The private contractor that handled the prescribed burn in Eastpoint investigators say led to the devastating June 24 Lime Rock Road wildfire is fighting back against civil suits filed in Leon and Franklin county courtrooms following the blaze.

Wildlands Service Inc., represented by Tallahassee attorneys Cecil Davis Jr. and Michael Balducci, has moved to dismiss two civil suits lodged in Franklin County July 5 by Apalachicola attorney J. Patrick Floyd. The suits are on behalf of Willard and Jean Butler, owners of property at 625 and 621 Wilderness Road, and Amanda Hall, who rented a residence and land at 621 Wilderness Road.

Wildlands is also the defendant in a pair of suits filed in Leon County July 13 by Tallahassee attorney Steven Andrews - one on behalf of Joseph, Martha and Tom Putnal, and Leah and Vienna Goebel, all of whom resided at 677 Wilderness Road, and a second on behalf of Natasha Vinson and Phillip Vinson, owners of property at 607 Wilderness Road, and Melanie Cooper and William Hattaway, tenants of the Vinsons’ on that property.

Wildlands contends the law requires the plaintiffs must prove the company showed “gross negligence,” a more difficult standard to prove than negligence, in how it conducted the June 18 controlled burn on 480 acres within the Apalachicola River Wildlife and Environmental Area/ Magnolia Bluff Tract, lands managed by the Florida Fish and Wildlife Commission. A week later, the blaze reignited and destroyed a total of more than 800 acres, killing animals, and destroying homes, cars and boats.

The Wildlands attorneys note in their motion to dismiss Floyd’s suits that the statute defines gross negligence as “conduct so reckless and wanting in care that it constitutes a conscious disregard of indifference to the life, safety or rights of persons exposed to such conduct.”

Thus, the attorneys argue, “any claims with a lesser threshold of liability are thus barred as a matter of law. Allowing plaintiffs to proceed on this claim would violate Florida law and the express limitations for prescribed burns established by the Florida Legislature.”

Wildlands attorneys also contend that because the company was working “at the direction, knowledge and approval of the Florida Forest Service,” it is immune from liability, and subject to the same $300,000 sovereign immunity limit as state agencies.

But, even if a court finds that Wildlands is in any way liable, it could be forced to pay out less than $1 million.

This is because the company held a policy from the Marsh & McLellan Agency out of Thomasville, Georgia, that insured the company commercial liability insurance with a limit of $1 million per occurrence, with additional umbrella coverage with a limit of $5 million.

But the umbrella coverage does not extend to prescribed burns, Floyd said Wildlands’ attorneys have informed him.

“They have an umbrella policy, but it does not apply by the terms of the insurance itself because it exempts prescribed or controlled burn activity,” said Floyd. “The state apparently negotiated this and certainly would have reviewed the insurance documents provided by the contractor.

“The umbrella clearly on its face has an exemption for the very activity that is the main activity of the insured,” he said.

“What’s out of control are the immunities and benefits for the contractors doing the prescribed burns, that’s what’s out of control,” Floyd said. “These people did nothing wrong and their life, everything they had, was burned up, everything they accumulated over their lifetime.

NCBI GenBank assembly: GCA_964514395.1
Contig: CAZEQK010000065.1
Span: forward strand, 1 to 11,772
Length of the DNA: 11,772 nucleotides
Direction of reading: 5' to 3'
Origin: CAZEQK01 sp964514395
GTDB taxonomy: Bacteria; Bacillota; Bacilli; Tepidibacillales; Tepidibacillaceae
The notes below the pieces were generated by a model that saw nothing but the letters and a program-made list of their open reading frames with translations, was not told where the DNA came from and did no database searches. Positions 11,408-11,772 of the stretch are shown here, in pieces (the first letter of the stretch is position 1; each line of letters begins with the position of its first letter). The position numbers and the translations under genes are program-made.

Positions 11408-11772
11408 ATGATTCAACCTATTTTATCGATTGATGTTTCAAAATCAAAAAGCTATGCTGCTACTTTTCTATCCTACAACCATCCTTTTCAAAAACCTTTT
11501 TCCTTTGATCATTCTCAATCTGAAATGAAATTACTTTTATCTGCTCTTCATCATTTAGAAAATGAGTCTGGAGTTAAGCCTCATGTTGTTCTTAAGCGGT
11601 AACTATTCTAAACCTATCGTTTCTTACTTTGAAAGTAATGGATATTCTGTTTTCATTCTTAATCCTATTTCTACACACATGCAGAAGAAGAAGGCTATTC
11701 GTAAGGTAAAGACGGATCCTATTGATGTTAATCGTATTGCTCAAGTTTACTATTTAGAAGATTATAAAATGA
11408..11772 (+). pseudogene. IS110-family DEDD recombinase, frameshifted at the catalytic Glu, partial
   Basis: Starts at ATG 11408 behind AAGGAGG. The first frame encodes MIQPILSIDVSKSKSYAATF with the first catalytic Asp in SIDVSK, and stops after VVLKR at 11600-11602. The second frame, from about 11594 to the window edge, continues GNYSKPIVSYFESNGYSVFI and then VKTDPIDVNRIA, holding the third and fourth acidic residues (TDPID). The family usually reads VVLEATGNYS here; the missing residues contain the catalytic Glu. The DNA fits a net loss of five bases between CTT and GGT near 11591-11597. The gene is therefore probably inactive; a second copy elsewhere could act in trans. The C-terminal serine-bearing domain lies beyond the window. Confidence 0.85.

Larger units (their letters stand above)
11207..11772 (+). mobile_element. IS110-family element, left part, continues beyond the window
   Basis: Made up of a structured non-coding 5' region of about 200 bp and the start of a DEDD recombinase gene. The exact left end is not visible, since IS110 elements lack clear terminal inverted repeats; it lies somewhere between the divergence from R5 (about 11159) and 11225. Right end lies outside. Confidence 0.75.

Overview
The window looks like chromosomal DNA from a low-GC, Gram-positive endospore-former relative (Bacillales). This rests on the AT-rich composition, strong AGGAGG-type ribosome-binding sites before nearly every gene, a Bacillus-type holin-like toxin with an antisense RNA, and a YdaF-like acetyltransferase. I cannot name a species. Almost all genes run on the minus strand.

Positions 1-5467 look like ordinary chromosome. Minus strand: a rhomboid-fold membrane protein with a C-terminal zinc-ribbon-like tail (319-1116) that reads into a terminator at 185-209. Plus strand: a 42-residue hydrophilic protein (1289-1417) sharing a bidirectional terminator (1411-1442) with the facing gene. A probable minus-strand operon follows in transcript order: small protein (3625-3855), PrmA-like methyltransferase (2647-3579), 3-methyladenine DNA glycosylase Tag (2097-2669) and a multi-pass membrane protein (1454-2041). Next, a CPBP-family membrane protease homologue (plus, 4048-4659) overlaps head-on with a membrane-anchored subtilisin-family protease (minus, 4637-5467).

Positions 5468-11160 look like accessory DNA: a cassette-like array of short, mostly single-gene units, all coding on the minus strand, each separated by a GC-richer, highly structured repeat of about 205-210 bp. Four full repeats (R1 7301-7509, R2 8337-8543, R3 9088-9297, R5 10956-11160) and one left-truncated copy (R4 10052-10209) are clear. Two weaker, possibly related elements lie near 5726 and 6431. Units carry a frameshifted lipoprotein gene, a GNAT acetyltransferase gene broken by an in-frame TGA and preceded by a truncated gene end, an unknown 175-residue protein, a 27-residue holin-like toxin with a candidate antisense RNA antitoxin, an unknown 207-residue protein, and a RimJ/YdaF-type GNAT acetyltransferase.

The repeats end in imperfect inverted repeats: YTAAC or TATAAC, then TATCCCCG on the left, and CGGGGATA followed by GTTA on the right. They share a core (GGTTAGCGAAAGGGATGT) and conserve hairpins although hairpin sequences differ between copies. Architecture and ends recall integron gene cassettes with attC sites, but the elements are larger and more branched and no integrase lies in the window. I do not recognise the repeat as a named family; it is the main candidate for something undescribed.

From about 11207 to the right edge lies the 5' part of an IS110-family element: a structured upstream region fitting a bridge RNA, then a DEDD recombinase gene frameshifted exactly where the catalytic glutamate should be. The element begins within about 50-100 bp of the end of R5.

“Somebody has to be responsible for that other than themselves and they shouldn’t have to bear this burden,” he said. “These people don’t have time to wait, they’re living on the edge like a lot of people are on an everyday basis.

“To burn all their tools, their vehicles, their boats, some of their houses, (creates) an emergency situation they can’t stand and they end up leaving and we don’t want our people to leave.”

Floyd said he believes the legislature crafted laws that grant contractors far too much protection for these catastrophes.

“The state is the one that has the responsibility. What they did is provide too much protection for them and too little for the innocent people whose property was burned up,” he said. “We’re going to keep fighting until the judge tells us we can’t anymore. I’ve told them (his clients) to be cautiously optimistic.”

According to a report issued by the Florida Department of Agriculture and Consumer Services, the blaze clearly came in the aftermath of the prescribed burn. They documented no instances of lightning strikes in the area.

“The observed indicators, witness statements, and data collected indicate the unburned vegetative materials left within the boundary of the prescribed burn on FWC managed lands ignited on the day of the Lime Rock Road wildfire and were influenced by winds,” reads the report. “The winds caused embers from the smoldering materials in the FWC prescribed burn area to ignite unburned vegetative materials in the origin area. The abundance of vegetative fuels in the origin area ignited causing the initial three-acre fire (Florida Fire Service rangers) responded to.

“The advancing fire, which was burning in an east northeasterly direction was suddenly influenced by directional wind shifts, and significant wind intensity changes,” read the report. “Directional wind changes from the north caused the fire to quickly burn out of control and towards the south. The wildfire caused 30 homes to be destroyed and significant additional damage to numerous other homes in the community of Eastpoint.

“There were no other ignition sources identified in the vicinity of the origin area,” it reads.